Author Interview – Richard Long

When and why did you begin writing? I’ve always been a storyteller. When I was younger I thought of myself more as a visual artist, and I drew and painted constantly. But there would always be words. Cartoon speech bubbles. Random thoughts. Narrative.

How long have you been writing? I started writing more seriously in my twenties. Poems. Dialog. Eventually, I dabbled in playwriting and screenwriting. I made a living as an art director and a copywriter in advertising. Then I became a Creative Director. But it wasn’t until I tried the long form that I found my voice. I like to tell looooooong stories.

When did you first know you could be a writer? I always knew I could write clever lines, which is the epitome of creativity in advertising. I had a good ear for dialog as well. So does my son. He writes the most incredible dialog: kids, adults, men, women…he just nails it all perfectly. I was insecure about my narrative writing when I started. I guess I knew I could really write when my narrative didn’t suck.

What inspires you to write and why? My curiosity is unquenchable, so I never run out of things I want to write about. Having a curious mind is the greatest gift any artist can have. Otherwise, you can easily get stuck in your own ego. When you enjoy looking outside yourself, there’s always something interesting to see.

What genre are you most comfortable writing? I write fiction. Though, now that I’ve embraced the sordid world of social networking, I write a lot of blogs and posts and tweets that could be loosely termed non-fiction. In my case, very loosely. With The Book of Paul, I’m writing in a baker’s dozen of fiction genres: horror, occult, dark fantasy, erotica, humor, mystery, thriller, historical fiction, sci-fi, mythology, philosophy, religion. My reviews usually start with: “Wow! That was…different.”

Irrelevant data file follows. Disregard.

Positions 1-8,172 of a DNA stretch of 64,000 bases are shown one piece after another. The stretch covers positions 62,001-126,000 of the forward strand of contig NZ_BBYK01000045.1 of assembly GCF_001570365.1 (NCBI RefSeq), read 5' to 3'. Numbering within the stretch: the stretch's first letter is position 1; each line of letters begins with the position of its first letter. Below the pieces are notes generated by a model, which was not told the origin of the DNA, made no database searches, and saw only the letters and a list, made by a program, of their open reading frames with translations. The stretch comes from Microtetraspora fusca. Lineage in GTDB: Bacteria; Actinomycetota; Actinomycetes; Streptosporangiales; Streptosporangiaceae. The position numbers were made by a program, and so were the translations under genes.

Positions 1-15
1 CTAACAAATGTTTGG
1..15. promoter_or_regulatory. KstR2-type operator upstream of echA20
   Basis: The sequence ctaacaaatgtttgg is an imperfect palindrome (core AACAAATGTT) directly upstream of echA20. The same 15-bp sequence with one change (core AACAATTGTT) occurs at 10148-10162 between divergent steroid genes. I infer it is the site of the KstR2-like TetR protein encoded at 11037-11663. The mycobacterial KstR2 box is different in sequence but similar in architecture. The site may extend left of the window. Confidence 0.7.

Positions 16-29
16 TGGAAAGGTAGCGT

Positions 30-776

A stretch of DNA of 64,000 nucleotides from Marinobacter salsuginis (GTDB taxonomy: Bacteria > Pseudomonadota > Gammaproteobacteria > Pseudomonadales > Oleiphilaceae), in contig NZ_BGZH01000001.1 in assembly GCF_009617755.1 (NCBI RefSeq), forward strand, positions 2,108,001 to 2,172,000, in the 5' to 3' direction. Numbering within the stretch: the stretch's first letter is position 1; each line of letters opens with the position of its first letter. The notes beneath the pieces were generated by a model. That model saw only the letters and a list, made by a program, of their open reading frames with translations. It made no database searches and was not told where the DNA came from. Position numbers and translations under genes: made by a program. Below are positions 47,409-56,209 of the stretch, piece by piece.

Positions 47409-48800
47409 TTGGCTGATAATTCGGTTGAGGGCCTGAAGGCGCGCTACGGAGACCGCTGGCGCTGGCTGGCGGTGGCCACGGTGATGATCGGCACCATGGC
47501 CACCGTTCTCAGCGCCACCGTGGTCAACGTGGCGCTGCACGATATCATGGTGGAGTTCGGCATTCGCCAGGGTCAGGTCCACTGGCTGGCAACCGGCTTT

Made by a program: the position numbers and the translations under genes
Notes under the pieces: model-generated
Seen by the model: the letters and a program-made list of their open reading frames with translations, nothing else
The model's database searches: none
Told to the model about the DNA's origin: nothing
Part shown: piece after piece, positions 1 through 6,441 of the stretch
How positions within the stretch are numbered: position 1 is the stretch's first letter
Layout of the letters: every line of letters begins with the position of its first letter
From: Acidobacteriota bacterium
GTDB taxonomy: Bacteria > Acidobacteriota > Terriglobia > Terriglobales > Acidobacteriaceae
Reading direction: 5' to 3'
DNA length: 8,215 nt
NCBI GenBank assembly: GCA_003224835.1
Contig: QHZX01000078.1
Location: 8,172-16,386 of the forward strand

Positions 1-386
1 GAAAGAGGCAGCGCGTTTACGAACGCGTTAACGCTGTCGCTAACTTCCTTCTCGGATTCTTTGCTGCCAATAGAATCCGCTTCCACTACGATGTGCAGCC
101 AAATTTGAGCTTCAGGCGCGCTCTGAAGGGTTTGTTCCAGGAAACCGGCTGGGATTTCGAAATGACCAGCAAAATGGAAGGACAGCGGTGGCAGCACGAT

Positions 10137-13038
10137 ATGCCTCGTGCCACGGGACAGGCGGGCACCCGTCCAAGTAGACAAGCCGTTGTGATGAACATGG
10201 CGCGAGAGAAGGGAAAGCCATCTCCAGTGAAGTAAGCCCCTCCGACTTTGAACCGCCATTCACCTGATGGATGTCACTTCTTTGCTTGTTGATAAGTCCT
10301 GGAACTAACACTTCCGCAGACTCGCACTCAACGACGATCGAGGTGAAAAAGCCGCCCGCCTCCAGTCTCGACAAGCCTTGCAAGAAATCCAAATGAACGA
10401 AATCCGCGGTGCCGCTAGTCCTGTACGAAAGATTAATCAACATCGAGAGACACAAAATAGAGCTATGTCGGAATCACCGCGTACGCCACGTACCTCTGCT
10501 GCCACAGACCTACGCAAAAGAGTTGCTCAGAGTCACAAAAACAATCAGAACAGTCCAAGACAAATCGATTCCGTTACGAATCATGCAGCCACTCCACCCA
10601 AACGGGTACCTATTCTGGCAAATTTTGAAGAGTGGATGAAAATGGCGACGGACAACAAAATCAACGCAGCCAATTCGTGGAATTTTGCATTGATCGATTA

What inspired you to write your first book? I pictured a character – he had been so traumatized as a child that he had completely cut himself off from his emotions. I wanted to explore whether someone that damaged and flawed, who had done all these horrible things, could possibly find redemption through love. The first line of The Book of Paul is: He practiced smiling.

Who or what influenced your writing once you began? I like crazy Irish and British playwrights. Enda Walsh. Martin McDonagh. Jez Butterworth. They are so courageous, go so far out on a limb, never play it safe, or write to be “liked” – at least it feels that way to me. When I see any of their work, I know I’m going to be taken for a ride. A wild ride. That’s what I want my readers to experience.

“Everything you’ve ever believed about yourself…about the description of reality you’ve clung to so stubbornly all your life…all of it…every bit of it…is an illusion.”

In the rubble-strewn wasteland of Alphabet City, a squalid tenement conceals a treasure “beyond all imagining”– an immaculately preserved, fifth century codex. The sole repository of ancient Hermetic lore, it contains the alchemical rituals for transforming thought into substance, transmuting matter at will…and attaining eternal life.

When Rose, a sex and pain addicted East Village tattoo artist has a torrid encounter with Martin, a battle-hardened loner, they discover they are unwitting pawns on opposing sides of a battle that has shaped the course of human history. At the center of the conflict is Paul, the villainous overlord of an underground feudal society, who guards the book’s occult secrets in preparation for the fulfillment of an apocalyptic prophecy.

The action is relentless as Rose and Martin fight to escape Paul’s clutches and Martin’s destiny as the chosen recipient of Paul’s sinister legacy.  Science and magic, mythology and technology converge in a monumental battle where the stakes couldn’t be higher: control of the ultimate power in the universe–the Maelstrom.

The Book of Paul is the first of seven volumes in a sweeping mythological narrative tracing the mystical connections between Hermes Trismegistus in ancient Egypt, Sophia, the female counterpart of Christ, and the Celtic druids of Clan Kelly.

Buy now @ Amazon

Genre – Paranormal Thriller / Dark Fantasy

Rating – R

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